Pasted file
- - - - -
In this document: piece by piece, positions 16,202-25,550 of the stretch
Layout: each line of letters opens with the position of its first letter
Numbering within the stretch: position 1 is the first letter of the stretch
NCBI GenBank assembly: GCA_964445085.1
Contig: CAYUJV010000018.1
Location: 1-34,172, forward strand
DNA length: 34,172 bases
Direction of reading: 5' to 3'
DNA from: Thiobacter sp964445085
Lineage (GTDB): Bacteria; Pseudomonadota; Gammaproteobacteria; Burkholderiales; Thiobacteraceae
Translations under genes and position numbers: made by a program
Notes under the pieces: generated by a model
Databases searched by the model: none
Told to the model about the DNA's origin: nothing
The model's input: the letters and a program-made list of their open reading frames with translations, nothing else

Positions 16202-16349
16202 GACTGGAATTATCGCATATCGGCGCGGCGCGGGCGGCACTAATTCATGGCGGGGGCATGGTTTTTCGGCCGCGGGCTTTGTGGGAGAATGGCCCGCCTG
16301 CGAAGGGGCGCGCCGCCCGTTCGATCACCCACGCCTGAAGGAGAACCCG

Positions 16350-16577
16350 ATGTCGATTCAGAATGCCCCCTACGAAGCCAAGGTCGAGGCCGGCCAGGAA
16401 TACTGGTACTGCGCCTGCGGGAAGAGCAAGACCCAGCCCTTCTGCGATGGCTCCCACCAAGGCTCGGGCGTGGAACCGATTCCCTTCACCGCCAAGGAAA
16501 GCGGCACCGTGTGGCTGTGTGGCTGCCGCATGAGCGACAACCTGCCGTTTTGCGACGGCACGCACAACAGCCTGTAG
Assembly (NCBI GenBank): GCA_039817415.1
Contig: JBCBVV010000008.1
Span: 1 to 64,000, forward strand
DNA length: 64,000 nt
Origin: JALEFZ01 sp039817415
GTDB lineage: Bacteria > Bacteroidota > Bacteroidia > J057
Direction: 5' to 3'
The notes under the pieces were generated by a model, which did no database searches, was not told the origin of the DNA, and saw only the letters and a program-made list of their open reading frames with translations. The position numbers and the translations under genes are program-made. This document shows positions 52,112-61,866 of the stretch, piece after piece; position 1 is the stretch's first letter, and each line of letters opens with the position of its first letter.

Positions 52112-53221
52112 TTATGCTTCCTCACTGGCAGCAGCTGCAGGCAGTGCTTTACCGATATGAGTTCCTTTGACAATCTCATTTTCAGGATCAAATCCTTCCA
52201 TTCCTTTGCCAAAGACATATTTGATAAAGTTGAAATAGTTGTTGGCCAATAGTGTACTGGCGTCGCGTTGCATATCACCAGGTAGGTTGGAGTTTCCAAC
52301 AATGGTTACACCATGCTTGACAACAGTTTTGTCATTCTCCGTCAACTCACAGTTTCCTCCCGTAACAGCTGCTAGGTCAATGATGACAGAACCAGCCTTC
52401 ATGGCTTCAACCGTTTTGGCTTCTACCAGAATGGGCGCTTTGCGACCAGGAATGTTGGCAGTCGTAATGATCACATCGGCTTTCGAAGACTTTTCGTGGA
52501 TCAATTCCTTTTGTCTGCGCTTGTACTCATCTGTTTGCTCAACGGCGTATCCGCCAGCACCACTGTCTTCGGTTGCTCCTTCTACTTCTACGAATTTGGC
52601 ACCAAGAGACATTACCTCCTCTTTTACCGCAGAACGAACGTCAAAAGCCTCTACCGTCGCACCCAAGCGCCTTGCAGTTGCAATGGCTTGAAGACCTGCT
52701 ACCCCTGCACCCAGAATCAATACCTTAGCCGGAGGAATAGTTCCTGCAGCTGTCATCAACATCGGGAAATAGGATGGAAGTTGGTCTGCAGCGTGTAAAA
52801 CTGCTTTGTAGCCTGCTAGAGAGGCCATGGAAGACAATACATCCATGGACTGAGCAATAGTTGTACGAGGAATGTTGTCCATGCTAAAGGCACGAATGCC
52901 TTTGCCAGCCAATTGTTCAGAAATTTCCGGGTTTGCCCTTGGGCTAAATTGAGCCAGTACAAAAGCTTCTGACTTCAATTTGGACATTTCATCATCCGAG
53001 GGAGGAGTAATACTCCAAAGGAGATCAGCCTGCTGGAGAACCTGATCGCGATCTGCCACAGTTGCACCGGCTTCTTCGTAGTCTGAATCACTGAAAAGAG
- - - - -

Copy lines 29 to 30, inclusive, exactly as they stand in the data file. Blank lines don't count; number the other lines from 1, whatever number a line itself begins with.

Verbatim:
Direction: 5' to 3'
The notes under the pieces were generated by a model, which did no database searches, was not told the origin of the DNA, and saw only the letters and a program-made list of their open reading frames with translations. The position numbers and the translations under genes are program-made. This document shows positions 52,112-61,866 of the stretch, piece after piece; position 1 is the stretch's first letter, and each line of letters opens with the position of its first letter.